The course was taught by Rapid7’s Mike Belton, a security expert and team lead for the company’s Assessment Services unit. Our instructor walked us through some of the steps that any hacker would be familiar with, and provided assessment for various motivations behind exploits. Criminals are, of course, mostly driven by financial goals, whereas governments are primarily concerned with national security interests. There’s politically motivated hacking, such as that perpetrated by Anonymous-like collectives, and then those who are out to create sheer chaos. “But while the motivations are unique”, Belton said, “the attack vectors are static”. So, it got me wondering how hackers of all stripes, offenders and defenders, learn their craft.

Creation Stories

“Casual attacker power grows at the rate of Metasploit”, says Josh Corman, CTO at Sonatype, and former security analyst and researcher. He calls it HD Moore’s Law; a tip of the cap to Metasploit’s founder and Rapid7’s chief security officer. Yet, simply opening a terminal window, and firing up the highly popular pen testing tool, is hardly the danger posed by highly skilled hackers who view the world of computer and network security in a vastly different light than a novice like me. For those who do have some rudimentary skills, and perhaps an engineering background, tools like Metasploit are invaluable.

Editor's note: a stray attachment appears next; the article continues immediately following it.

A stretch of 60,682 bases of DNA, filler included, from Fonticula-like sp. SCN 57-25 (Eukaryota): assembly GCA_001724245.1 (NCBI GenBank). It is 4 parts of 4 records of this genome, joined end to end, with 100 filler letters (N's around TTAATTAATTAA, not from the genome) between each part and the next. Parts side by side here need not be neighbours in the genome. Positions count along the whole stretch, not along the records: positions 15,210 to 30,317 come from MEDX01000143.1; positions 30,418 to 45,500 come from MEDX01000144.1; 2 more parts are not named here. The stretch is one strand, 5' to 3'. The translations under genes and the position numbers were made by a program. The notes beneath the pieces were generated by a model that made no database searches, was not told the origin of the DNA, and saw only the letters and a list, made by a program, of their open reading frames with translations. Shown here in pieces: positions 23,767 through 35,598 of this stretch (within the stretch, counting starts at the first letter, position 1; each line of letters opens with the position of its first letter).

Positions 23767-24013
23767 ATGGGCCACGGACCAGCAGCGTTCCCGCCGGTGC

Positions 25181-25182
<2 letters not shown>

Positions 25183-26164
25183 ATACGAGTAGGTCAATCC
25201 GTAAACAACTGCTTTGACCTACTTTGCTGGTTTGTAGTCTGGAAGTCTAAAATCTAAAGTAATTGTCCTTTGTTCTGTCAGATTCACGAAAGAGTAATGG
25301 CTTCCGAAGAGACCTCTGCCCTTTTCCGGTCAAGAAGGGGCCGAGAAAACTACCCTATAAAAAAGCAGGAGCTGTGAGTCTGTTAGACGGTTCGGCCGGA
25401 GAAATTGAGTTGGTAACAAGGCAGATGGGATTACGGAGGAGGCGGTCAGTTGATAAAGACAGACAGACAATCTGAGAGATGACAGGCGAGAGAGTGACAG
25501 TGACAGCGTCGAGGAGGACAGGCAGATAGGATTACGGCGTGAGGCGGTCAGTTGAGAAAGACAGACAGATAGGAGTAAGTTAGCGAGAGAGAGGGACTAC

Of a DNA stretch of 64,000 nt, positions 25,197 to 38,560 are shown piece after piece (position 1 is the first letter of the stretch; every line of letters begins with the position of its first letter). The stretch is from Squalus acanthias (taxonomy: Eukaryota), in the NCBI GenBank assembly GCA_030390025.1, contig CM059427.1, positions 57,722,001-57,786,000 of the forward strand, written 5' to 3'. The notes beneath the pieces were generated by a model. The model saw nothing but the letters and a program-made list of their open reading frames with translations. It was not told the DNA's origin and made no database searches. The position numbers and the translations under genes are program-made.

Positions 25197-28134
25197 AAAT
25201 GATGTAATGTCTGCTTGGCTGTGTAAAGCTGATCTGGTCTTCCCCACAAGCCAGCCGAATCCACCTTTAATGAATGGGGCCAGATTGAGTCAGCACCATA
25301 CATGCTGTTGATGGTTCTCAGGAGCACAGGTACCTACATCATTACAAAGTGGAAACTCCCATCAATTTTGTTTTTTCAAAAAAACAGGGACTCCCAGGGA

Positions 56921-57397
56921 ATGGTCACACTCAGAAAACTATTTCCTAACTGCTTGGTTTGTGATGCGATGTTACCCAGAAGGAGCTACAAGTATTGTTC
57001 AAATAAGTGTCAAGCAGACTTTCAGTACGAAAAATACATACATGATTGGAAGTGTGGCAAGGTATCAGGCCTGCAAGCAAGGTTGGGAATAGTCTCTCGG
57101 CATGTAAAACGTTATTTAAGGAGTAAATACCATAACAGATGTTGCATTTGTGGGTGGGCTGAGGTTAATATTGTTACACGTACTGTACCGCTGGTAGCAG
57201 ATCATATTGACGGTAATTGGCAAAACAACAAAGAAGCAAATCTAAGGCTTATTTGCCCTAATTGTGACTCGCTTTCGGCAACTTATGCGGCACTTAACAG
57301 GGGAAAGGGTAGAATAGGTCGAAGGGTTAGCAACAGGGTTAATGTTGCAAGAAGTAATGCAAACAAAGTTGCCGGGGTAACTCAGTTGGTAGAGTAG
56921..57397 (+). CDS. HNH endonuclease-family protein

As it turns out, however, some of the ‘hackers’ I spoke with acquired their hands-on education by very informal means. They were self-motivated, curious, and all interested in understanding the technology at its core to produce previously unintended effects.